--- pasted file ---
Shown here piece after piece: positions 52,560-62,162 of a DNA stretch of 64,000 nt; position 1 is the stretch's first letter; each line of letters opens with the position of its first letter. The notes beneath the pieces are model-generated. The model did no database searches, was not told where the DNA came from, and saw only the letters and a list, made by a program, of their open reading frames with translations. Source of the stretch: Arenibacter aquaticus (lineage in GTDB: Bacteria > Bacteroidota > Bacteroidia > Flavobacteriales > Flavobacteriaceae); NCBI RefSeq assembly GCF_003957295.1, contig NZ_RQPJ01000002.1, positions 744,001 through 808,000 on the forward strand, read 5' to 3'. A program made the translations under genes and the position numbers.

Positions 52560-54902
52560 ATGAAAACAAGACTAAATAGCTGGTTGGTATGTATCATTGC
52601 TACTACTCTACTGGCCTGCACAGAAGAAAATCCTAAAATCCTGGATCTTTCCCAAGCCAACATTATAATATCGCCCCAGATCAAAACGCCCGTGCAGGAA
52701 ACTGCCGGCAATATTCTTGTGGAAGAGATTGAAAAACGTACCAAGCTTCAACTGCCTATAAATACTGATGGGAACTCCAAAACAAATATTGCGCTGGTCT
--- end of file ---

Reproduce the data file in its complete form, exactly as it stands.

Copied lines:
Shown here piece after piece: positions 52,560-62,162 of a DNA stretch of 64,000 nt; position 1 is the stretch's first letter; each line of letters opens with the position of its first letter. The notes beneath the pieces are model-generated. The model did no database searches, was not told where the DNA came from, and saw only the letters and a list, made by a program, of their open reading frames with translations. Source of the stretch: Arenibacter aquaticus (lineage in GTDB: Bacteria > Bacteroidota > Bacteroidia > Flavobacteriales > Flavobacteriaceae); NCBI RefSeq assembly GCF_003957295.1, contig NZ_RQPJ01000002.1, positions 744,001 through 808,000 on the forward strand, read 5' to 3'. A program made the translations under genes and the position numbers.

Positions 52560-54902
52560 ATGAAAACAAGACTAAATAGCTGGTTGGTATGTATCATTGC
52601 TACTACTCTACTGGCCTGCACAGAAGAAAATCCTAAAATCCTGGATCTTTCCCAAGCCAACATTATAATATCGCCCCAGATCAAAACGCCCGTGCAGGAA
52701 ACTGCCGGCAATATTCTTGTGGAAGAGATTGAAAAACGTACCAAGCTTCAACTGCCTATAAATACTGATGGGAACTCCAAAACAAATATTGCGCTGGTCT